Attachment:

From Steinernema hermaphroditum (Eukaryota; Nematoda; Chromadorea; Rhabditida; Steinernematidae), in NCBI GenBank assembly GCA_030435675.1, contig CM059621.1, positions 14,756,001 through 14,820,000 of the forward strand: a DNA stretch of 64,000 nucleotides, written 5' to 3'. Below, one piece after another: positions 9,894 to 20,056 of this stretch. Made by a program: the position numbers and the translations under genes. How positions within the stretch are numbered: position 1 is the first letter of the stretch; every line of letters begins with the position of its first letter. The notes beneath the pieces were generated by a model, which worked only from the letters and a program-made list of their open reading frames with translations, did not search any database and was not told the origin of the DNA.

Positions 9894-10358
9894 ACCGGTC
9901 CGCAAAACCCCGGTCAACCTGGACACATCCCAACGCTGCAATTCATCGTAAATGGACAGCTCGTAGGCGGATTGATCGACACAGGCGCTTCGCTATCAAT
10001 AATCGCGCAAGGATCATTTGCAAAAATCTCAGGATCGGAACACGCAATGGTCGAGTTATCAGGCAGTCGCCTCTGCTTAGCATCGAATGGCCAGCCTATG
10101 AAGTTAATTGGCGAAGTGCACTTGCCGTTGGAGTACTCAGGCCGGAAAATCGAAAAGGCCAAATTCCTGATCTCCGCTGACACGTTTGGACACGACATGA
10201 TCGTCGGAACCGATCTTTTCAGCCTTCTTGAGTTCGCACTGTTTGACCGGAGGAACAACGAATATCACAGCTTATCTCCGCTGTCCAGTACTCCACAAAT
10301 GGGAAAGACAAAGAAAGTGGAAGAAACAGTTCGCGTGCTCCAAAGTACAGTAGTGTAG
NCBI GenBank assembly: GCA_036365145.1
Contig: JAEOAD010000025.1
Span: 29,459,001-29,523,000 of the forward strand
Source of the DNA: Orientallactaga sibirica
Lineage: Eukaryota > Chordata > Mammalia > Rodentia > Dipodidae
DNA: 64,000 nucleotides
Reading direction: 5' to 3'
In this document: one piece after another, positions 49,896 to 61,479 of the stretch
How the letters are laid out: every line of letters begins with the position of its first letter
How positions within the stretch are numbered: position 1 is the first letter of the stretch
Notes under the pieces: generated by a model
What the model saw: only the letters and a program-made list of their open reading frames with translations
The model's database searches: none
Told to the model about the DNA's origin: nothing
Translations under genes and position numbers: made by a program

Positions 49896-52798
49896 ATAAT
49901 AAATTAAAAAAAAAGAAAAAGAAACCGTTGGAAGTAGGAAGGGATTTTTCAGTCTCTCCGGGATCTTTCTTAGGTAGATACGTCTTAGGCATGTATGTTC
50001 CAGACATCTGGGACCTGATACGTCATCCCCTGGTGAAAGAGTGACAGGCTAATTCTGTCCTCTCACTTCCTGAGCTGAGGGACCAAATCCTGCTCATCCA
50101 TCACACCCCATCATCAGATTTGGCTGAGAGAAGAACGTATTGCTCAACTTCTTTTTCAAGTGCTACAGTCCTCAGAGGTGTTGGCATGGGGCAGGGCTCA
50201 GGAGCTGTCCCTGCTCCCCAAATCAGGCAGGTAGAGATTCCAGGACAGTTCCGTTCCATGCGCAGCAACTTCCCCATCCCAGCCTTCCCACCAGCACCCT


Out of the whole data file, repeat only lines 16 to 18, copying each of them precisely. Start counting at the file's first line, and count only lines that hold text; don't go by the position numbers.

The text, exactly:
In this document: one piece after another, positions 49,896 to 61,479 of the stretch
How the letters are laid out: every line of letters begins with the position of its first letter
How positions within the stretch are numbered: position 1 is the first letter of the stretch